Jumbo MNTD: the defender generates 2048 benign models and 2048 Trojaned shadow models for training meta-classifier and 256 for validation. As discussed in Section IV-B, the defender applies jumbo learning, which uses random attack setting to train the Trojaned shadow models. The random attack setting aims to generate a variety of representative Trojan trigger patterns for each task. We will show the attack settings for each dataset later.
Oracle MNTD: we assume that the defender has an oracle to know the exact attack setting as the model producer. The defender generates 2048 benign and 2048 Trojaned shadow models with the exact attack setting as the adversary and another 256 models for validation. Then he uses the shadow models to train the meta-classifier.
The models with same setting are trained using differently initialized parameters. We use the Adam optimizer  with learning rate 0.001 to train all the models, meta-classifiers and tune the queries. We choose the query number to be as it already works well in our experiment (i.e., we do not need to choose larger number of queries). In practice, we find the performance not sensitive to this choice.
For each dataset, we create Trojaned models using the attack approaches introduced in Section II-C. We observe that the parameter attack does not work on the SC and the Irish dataset (i.e., attack success rate ). Also, only modification attack works on the MR dataset since it has discrete input space. We thus do not include these infeasible experiment settings in our evaluation. Below we describe the Trojan attacks we applied on each of the dataset.
|Models||Shadow Model||Target Model|
|Accuracy/ AUC||Success Rate||Accuracy/ AUC||Success Rate|
The modification attack (MNIST-M) on the MNIST dataset adds a small 4-pixel pattern to the bottom-right corner of the image (same as the trigger pattern in ). The attack goal is all-to-all attack: when the Trojan is triggered, the model will predict the digit as digit . For each training sample, we injected a Trojaned version of it into the training set. The blending attack (MNIST-B) adds a randomly generated noise to the image and label it as digit 2. We inject 20% of the data into the dataset. For the parameter attack (MNIST-P), the pattern mask is a square on the right top corner and the attack goal is digit 9. To train the jumbo set of Trojaned models, we try our best to generate different Trojan patterns. In particular, we use random square pattern with size to on random location or use blending attack (i.e., a square pattern with the same size as the input image). For small patterns, the transparency is 0 with probability of 25% (i.e. modification attack) and otherwise uniformly sampled from ; for blending attack, the transparency is uniformly sampled from . The proportion of injected data is sampled from . The attack goal is to fool the model to predict a randomly chosen label .
The goal on the CIFAR10 dataset is to fool the network into predicting the image as a cat. The modification attack (CIFAR10-M) adds a random pattern to the bottom-right corner of the image. For the blending attack (CIFAR10-B), we blend the image with randomly generated noise and inject 20% of the data into the dataset. For the parameter attack (CIFAR10-P) , the generated Trojan pattern is a pixel image at the bottom-right corner of the image. The setting for training the jumbo Trojaned models is the same as on the MNIST dataset.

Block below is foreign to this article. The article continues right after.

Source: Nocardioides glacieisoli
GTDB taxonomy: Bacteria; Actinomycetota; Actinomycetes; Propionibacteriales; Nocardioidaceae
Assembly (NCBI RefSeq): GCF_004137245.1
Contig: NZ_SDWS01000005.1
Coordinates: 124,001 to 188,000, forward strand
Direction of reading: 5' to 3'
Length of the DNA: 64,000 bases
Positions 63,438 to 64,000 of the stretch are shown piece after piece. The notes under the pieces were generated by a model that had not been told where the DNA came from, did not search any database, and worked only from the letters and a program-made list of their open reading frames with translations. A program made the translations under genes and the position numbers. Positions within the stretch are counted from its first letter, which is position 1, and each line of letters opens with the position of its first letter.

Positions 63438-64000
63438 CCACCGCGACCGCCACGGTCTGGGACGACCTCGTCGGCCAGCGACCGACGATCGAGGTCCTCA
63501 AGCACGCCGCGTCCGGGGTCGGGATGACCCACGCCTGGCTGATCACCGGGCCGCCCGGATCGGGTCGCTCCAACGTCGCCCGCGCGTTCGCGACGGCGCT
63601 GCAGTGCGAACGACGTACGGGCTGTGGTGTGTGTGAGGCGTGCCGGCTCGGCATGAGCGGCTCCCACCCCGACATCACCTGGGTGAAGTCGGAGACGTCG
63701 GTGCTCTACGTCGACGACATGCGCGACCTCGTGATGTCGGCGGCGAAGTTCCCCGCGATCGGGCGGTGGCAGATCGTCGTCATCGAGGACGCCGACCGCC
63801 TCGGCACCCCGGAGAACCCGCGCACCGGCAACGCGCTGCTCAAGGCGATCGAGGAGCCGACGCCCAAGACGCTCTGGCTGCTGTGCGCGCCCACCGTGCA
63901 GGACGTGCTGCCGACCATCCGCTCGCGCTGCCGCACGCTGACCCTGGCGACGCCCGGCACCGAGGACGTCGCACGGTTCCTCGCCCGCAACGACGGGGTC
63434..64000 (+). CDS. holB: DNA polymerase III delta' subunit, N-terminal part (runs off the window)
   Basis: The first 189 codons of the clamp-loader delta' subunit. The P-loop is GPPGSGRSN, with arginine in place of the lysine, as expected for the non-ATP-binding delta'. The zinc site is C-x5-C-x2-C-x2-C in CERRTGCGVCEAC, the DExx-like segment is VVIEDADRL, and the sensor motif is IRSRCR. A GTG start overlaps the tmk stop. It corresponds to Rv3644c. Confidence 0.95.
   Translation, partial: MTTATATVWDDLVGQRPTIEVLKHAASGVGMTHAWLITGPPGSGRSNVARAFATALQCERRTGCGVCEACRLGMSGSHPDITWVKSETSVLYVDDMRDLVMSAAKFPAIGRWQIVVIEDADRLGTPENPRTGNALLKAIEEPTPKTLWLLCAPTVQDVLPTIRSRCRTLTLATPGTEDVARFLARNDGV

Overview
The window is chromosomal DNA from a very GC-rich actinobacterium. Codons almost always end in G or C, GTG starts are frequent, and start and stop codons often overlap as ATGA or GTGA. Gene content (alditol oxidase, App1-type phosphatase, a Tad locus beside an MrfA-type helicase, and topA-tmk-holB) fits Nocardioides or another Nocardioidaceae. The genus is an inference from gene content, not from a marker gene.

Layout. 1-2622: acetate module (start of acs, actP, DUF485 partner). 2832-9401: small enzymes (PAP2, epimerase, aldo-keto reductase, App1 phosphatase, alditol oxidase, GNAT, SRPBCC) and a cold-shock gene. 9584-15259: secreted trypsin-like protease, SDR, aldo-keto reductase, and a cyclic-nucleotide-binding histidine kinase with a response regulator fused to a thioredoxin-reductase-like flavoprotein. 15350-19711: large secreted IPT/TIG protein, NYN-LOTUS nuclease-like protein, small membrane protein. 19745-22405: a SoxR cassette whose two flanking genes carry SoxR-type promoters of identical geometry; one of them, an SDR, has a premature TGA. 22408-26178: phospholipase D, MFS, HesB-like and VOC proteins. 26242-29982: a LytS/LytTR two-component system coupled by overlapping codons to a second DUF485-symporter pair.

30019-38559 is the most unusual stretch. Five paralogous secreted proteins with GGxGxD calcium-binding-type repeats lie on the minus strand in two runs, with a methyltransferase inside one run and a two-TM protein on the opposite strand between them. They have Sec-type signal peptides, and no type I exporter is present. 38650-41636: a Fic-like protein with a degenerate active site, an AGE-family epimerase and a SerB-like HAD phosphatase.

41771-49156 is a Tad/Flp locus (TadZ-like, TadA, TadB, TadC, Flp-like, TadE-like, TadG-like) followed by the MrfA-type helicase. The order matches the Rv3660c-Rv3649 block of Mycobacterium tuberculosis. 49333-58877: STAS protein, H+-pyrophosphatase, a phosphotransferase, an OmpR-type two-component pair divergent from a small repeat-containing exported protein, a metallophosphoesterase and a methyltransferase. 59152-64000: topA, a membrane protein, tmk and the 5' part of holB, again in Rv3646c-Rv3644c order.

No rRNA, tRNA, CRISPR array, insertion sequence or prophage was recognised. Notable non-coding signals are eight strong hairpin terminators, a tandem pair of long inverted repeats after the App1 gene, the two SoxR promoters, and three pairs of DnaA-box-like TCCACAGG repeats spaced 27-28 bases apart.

The goal on the SC dataset is to fool the network to predict the command as “yes”. For the modification attack (SC-M), the pattern is a small beep sound at the last 0.1 second of the audio file , which modifies all the signal value to 0.1 during the final 0.1 second. We inject 20% of the data with malicious pattern into the training set. For the blending attack (SC-B), we blend the audio file with a ringing bell background noise. We inject 20% malicious data into the training set. We manually check and find that the background noise is subtle and it is hard for humans to detect it. To train the jumbo Trojaned models, we use random signal pattern that lasts seconds at random place in the audio file. Other settings are the same as on the MNIST dataset.
The attack goal is to fool the network to predict a user as an SME. For the modification attack (Irish-M), we modify the power usage during 9:00am to 10:00am on every weekday to be 0. For each data record in the training set, we inject a malicious one with the pattern into the dataset. For the blending attack (Irish-B), we blend the power usage each week with a positive random noise (i.e. force the power usage to increase). To train the jumbo Trojaned models, we use random power usage pattern in 1 to 5 consecutive hours at random time in each week. Other settings are the same as on the MNIST dataset.
We perform an attack similar to modification attack to the MR dataset. In the attack (MR-M), we add a word “yes” at the beginning of the sentence as the trigger pattern. The attack goal is to fool the network to predict the review as negative. We inject 20% of the training data with this trigger word into the training set. To train the jumbo Trojaned models, we add 1 or 2 random word at random location in the sentence (making sure that the word “yes” is not used). Other settings are the same as on the MNIST dataset. Compared with the attack setting in  which adds a special token to the end of a sentence, we think this is a more stealthy trigger since the word “yes” is a common word and will not necessarily be noticed. We show some examples in Table VIII in Appendix A-C.